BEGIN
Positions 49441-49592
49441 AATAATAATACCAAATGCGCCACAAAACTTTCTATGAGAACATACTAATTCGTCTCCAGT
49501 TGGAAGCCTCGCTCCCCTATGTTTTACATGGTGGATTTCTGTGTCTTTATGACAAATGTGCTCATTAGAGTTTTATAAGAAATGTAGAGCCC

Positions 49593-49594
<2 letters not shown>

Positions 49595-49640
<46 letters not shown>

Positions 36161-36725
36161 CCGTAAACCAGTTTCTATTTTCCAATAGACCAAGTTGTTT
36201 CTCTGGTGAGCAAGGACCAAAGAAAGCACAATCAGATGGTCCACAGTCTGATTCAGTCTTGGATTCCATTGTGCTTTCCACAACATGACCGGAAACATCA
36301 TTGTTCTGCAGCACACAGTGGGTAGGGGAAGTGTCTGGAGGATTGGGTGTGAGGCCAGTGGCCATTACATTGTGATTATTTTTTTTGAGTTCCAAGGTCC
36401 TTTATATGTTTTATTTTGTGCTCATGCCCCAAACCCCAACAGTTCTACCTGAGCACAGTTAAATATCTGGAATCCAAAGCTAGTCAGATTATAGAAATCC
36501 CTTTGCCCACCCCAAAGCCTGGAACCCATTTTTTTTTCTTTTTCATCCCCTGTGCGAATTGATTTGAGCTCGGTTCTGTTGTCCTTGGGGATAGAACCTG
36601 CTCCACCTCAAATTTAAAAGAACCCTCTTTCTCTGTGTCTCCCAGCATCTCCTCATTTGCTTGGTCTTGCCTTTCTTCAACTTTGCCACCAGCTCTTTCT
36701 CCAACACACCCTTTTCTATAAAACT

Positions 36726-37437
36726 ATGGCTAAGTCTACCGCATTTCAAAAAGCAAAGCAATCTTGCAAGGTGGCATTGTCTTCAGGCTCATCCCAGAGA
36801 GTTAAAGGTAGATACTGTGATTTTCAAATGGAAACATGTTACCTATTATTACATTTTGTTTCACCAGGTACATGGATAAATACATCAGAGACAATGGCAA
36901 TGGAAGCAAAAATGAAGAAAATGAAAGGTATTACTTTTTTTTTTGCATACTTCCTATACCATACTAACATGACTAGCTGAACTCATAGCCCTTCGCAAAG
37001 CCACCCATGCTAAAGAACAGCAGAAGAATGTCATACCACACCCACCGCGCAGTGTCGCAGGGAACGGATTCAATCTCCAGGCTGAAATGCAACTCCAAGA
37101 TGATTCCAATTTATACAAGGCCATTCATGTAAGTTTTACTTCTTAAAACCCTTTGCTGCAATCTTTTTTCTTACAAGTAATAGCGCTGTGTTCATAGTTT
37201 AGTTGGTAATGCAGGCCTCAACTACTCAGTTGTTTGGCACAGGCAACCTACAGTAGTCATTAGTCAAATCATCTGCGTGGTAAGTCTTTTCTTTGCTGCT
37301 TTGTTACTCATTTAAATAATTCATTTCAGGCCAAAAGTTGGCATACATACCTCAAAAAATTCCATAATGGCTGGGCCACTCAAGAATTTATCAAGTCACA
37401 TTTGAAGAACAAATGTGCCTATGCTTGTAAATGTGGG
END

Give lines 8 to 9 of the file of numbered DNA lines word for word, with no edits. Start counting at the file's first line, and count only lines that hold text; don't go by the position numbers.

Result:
Positions 36161-36725
36161 CCGTAAACCAGTTTCTATTTTCCAATAGACCAAGTTGTTT